Meghan Markle rejects ‘British stiff upper lip’ because it’s ‘really damaging’
Meghan Markle admits she tried to adopt the "British sensibility of a stiff upper lip" but rejected it because it can do more harm than good.
Discussing criticism and scrutiny directed towards her and husband Prince Harry, the Duchess of Sussex, 38, said burying one's emotions "is probably really damaging".
Speaking in a new ITV documentary, Meghan told how the couple decided to push back because "it is not enough to just survive something".
The former Suits actress gave her first on-screen interview since becoming a mum to five-month-old Archie as she and Harry opened up to ITV News anchor Tom Bradby in the programme Harry and Meghan: An African Adventure.
Responding to criticism that the couple has faced, Meghan told presenter Tom Bradby: "I've said for a long time to H, that's what I call him, it is not enough to just survive something, right?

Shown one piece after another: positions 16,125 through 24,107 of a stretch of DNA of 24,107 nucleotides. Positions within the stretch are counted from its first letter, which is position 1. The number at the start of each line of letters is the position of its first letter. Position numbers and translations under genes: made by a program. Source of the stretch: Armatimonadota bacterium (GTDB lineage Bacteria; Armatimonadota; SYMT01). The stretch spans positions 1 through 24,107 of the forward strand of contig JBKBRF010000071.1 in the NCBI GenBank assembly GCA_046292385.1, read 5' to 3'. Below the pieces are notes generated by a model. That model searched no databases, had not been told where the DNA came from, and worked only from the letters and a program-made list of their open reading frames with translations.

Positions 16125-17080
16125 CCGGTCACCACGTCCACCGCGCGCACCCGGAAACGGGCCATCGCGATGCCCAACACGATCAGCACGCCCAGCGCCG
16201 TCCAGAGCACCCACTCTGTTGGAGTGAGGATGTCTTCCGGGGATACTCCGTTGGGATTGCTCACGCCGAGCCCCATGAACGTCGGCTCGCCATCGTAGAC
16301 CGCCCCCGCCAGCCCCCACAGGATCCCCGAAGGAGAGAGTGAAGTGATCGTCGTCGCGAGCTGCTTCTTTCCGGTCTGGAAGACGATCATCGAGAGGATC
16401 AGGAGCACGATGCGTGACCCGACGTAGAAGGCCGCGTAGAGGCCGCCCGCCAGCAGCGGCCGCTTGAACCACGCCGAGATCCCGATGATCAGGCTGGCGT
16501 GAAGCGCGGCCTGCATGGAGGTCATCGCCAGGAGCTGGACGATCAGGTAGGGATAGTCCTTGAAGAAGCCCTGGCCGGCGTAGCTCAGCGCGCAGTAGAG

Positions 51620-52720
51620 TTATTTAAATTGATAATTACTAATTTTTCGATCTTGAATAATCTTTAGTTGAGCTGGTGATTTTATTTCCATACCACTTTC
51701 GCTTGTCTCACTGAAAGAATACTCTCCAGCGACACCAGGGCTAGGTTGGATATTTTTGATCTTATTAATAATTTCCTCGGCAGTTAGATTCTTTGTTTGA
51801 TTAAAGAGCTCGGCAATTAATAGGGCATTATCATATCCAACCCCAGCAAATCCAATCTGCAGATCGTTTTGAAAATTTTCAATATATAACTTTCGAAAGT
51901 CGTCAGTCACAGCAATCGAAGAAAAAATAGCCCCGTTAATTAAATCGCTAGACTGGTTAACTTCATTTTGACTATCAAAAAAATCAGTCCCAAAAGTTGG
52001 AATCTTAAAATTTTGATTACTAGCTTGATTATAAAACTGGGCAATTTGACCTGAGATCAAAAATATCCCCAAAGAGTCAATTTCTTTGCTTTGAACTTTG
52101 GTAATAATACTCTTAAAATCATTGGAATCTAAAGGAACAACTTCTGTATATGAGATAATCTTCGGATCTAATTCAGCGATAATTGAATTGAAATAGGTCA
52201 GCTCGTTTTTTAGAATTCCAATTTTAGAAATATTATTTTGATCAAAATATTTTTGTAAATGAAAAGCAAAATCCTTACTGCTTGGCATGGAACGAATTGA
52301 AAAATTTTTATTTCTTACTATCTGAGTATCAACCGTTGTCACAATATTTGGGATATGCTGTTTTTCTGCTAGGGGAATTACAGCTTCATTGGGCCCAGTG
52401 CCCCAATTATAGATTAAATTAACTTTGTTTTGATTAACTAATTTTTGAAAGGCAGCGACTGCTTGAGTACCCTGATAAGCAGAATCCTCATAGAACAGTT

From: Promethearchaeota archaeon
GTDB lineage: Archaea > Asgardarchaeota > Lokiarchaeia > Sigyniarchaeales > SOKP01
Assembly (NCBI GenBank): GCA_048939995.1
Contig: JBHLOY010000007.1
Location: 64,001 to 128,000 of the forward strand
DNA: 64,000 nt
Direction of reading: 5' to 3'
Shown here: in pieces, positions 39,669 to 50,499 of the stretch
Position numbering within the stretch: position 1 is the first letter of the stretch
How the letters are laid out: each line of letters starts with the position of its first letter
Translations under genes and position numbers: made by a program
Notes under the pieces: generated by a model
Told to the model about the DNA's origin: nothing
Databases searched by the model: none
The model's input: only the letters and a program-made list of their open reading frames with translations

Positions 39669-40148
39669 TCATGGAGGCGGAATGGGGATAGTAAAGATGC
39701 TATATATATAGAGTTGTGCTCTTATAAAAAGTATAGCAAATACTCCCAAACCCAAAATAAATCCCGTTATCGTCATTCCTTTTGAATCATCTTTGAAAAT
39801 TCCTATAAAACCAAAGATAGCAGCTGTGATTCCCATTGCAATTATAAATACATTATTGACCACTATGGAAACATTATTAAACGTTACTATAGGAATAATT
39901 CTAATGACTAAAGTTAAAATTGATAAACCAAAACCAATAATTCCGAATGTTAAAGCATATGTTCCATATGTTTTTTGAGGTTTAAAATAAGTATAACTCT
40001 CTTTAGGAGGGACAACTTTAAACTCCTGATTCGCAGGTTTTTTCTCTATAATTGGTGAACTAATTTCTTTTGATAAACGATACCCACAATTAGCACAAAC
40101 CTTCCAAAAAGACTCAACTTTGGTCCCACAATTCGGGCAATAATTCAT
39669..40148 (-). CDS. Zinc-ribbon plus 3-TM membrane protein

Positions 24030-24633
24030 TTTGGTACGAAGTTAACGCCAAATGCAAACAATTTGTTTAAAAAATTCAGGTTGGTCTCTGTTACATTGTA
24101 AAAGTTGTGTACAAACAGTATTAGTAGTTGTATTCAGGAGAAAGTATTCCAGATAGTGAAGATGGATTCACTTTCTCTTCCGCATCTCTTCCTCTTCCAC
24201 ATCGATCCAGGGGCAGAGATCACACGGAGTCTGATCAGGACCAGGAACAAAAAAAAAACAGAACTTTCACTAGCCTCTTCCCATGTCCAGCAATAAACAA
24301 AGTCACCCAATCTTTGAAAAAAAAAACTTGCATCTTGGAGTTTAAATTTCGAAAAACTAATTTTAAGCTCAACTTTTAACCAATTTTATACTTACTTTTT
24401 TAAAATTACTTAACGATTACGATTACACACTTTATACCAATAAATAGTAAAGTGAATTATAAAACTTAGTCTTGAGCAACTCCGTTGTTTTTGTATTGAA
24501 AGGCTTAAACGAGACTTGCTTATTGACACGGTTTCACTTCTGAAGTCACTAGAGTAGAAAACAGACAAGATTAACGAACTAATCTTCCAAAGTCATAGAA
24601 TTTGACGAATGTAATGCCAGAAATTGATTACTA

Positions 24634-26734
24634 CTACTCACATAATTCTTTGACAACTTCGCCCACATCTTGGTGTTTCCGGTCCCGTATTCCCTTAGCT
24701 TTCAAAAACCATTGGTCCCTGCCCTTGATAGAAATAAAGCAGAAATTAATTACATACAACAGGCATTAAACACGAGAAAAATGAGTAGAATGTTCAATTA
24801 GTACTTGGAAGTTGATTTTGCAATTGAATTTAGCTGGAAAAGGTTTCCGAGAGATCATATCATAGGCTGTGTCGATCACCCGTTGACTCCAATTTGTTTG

"That's not the point of life.
"You've got to thrive, you’ve got to feel happy and I think I really tried to adopt this British sensibility of a stiff upper lip.
"I tried, I really tried.
"But I think what that does internally is probably really damaging."
She added: "The biggest thing I know is I never thought this would be easy. But I thought it would be fair.
"That’s the part that’s really hard to reconcile. Just take each day as it comes.”
Mr Bradby posed the argument that living with “incredible power, privilege, fame and wealth” comes with scrutiny.
Los Angeles-born Meghan said: “The good thing is that I’ve got my baby and I’ve got my husband and they’re the best.”
The Sussexes have been criticised for taking private flights while campaigning about climate change.
Interviews by Meghan’s estranged dad Thomas, who did not attend their May 2018 nuptials, have no doubt not helped.
Harry, 35, revealed his mental health is under “constant management”.
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